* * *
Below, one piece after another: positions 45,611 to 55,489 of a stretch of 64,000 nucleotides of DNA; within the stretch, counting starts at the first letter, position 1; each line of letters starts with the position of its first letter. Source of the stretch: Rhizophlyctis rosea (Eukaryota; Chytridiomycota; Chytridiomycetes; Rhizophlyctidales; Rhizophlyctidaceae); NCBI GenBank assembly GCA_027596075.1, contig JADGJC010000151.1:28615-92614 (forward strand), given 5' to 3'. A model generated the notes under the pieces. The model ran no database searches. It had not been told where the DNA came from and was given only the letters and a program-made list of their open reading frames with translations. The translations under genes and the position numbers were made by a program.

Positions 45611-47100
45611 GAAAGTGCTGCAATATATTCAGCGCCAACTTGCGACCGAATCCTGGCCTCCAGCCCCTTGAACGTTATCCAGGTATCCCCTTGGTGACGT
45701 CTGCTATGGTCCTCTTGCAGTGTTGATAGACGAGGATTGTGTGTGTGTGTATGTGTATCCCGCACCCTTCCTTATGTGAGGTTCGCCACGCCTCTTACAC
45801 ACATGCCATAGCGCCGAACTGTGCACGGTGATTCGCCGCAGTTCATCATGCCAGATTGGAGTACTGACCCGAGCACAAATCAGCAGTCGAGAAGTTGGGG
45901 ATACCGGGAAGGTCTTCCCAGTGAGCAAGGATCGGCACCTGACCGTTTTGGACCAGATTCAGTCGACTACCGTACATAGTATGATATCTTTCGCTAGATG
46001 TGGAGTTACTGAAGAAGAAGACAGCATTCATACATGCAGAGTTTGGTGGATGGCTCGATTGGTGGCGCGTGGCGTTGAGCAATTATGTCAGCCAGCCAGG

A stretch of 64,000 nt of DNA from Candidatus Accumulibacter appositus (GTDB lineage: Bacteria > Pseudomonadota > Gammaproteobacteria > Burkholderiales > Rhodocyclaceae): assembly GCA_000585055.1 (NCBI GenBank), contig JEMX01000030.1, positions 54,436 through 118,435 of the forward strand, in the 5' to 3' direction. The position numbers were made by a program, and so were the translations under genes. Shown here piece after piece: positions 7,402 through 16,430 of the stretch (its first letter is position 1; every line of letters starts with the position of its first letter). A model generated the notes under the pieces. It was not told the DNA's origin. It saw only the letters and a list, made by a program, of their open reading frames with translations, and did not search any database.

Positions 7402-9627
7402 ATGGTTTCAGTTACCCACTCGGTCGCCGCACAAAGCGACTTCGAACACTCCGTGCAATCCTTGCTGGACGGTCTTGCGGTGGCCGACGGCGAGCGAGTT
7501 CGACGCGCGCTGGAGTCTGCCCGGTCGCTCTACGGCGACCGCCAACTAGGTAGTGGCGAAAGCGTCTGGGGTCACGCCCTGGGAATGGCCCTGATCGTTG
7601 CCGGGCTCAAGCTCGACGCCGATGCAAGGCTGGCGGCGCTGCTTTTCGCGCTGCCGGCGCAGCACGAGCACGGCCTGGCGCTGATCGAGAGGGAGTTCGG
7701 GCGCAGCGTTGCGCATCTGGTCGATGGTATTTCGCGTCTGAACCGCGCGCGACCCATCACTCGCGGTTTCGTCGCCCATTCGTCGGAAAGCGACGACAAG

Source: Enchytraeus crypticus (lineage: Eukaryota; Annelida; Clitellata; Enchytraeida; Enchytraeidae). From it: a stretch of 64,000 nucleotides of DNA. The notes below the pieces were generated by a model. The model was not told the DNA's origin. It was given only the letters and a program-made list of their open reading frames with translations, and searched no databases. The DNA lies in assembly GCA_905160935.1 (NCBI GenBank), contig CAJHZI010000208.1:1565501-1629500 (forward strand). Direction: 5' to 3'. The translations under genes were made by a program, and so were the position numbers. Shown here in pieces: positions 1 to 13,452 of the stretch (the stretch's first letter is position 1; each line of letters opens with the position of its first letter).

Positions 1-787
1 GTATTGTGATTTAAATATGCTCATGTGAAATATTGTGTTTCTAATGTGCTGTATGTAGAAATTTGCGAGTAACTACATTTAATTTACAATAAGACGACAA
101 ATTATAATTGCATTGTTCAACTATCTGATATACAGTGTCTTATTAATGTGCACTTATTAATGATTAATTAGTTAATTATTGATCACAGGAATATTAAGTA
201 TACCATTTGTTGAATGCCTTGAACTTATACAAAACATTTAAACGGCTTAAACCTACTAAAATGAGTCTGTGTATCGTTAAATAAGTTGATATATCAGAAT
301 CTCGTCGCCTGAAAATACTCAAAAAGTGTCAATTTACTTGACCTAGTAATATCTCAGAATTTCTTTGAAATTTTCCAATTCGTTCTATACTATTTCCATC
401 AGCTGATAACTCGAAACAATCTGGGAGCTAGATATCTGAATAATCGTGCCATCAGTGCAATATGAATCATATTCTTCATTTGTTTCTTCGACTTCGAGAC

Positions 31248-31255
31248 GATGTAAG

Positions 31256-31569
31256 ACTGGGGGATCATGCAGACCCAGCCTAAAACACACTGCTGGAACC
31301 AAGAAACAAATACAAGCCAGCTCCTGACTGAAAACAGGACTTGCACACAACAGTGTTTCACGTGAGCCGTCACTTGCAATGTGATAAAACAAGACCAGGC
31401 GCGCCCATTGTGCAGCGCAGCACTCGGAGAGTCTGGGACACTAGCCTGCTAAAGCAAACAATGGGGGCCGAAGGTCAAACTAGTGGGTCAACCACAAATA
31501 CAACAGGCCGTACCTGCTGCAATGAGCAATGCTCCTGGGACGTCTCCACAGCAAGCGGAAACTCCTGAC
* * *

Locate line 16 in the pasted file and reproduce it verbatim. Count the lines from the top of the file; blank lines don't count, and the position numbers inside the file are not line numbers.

1 GTATTGTGATTTAAATATGCTCATGTGAAATATTGTGTTTCTAATGTGCTGTATGTAGAAATTTGCGAGTAACTACATTTAATTTACAATAAGACGACAA